Left thumb position query

July 30, 2023, 2:32 PM · Hi everybody,

This is a question for those who play predominantly WITHOUT a shoulder rest (meaning that the violin is supported by the hand and the collar bone):

What is the usual position and orientation of your left thumb in first position? As much detail as you want to provide is helpful, as well as any insights into how this position benefits your playing (if indeed it does).

I'm interested because I'm in the midst of working out an optimal thumb position for myself, so I'm curious to know what rest-less people are doing successfully these days and why.

I've scoured all the past violinist.com 'left thumb' discussions I could search for (there are many!), so I have a broad picture of the possibilities.


Replies (20)

July 30, 2023, 3:08 PM · I myself play with a shoulder rest, but have you watched how to play without a shoulder rest videos on YouTube? I think those could be more insightful and clear than just text posts. There's some videos by Murphy Music Academy that seem to be particularly detailed.
July 30, 2023, 3:41 PM · Thanks Ella, I've watched Murphy Academy (and practically everything else on the internet). Tobias provides a number of good options, but I'm curious what works for others and why. For additional context, I'm a (way) older adult learner, playing mostly Irish but trying to build a solid core of technique to take me in additional (fiddle) directions.
July 30, 2023, 3:42 PM · Jon,

When I started playing I did not use a SR, but after breaking my left clavicle and an assortment of other bicycle related accidents I now use a SR all the time - cannot play without it now.

Where is my left thumb? Under the neck sticking up but not way up, at the same place where my first finger goes down in First, Third, Fourth and Second positions. (Osteoarthritis ended my playing above fourth position). The thumb and knuckle of the first finger create a cradle for the neck. You should not need your left hand to support the neck of the violin.

The major lesson of this is that when you shift, you don't leave your thumb behind. That is the most common problem I have seen with my students - trying to have their fingers in third position while their thumb stays in first.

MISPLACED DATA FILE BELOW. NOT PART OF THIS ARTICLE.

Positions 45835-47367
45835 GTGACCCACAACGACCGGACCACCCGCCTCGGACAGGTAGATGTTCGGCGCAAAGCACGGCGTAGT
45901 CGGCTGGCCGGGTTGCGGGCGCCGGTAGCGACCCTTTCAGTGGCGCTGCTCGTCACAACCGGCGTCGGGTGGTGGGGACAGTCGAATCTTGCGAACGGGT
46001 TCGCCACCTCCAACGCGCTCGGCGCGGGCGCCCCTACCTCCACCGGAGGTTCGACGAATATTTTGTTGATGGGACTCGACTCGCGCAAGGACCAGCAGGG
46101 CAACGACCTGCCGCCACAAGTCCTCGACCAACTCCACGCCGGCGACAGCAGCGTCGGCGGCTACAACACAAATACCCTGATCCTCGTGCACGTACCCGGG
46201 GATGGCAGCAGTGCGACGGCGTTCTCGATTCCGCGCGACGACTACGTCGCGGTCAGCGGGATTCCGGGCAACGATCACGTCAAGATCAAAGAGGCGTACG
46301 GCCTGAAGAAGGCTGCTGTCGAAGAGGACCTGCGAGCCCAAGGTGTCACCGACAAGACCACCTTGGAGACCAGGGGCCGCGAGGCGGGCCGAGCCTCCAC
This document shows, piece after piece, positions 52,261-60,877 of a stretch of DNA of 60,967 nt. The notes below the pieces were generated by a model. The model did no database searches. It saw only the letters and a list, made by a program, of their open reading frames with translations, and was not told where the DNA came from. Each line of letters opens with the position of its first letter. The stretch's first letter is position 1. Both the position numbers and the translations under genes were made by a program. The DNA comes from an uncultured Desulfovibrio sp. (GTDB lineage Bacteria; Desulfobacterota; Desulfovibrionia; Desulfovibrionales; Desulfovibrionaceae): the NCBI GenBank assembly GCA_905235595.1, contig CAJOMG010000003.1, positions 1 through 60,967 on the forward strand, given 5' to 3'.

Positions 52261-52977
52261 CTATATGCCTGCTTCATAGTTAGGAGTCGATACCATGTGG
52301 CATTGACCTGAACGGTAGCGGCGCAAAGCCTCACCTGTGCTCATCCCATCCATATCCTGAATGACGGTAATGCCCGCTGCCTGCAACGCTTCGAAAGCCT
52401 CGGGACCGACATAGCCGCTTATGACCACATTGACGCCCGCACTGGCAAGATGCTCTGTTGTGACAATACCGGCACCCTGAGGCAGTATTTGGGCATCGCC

Edited: July 30, 2023, 11:06 PM · Jon, let me start out by saying I think you should let your body be your guide. Try to be as comfortable as possible when playing in first position. I assume you want to play for the rest of your life and that means you may change many aspects of your playing posture as the years roll by. You may even add shoulder rest(s) as comfort calls for it.

This can be a complicated area to discuss. It really depends on all sorts of factors concerning your hand size, arm length, shoulder structure, mandible profile, etc. Your violin also plays a part, chinrest, neck (cross section) curvature.

In first position I was taught to rest the violin neck on the joint of my left thumb and when sliding up to third position to allow the neck to drop down into the thumb "crotch." (As you go higher than that less and less of the thumb is able to touch the neck.) I played this way for 80 years. Even as my arms had lengthened to the extent that I had to point the scroll quite far to the left to enable me to bow straight.

Fairly recently I have noticed that many professional soloists play in first position with the violin neck deep in the thumb crotch. "Why not try that?" I thought. It worked well and allowed me to better use hand/wrist vibrato (since I had to forgo the arm vibrato that worked well for me until a neck injury over 30 years ago).

I think it is kind of like shoes - one size does not fit all.

July 30, 2023, 4:40 PM · I play without a shoulder rest, it happened more or less by accident - I used to have one ages ago that slipped from its place every time I put the violin down, so I got sick of putting it back on and adjusting=).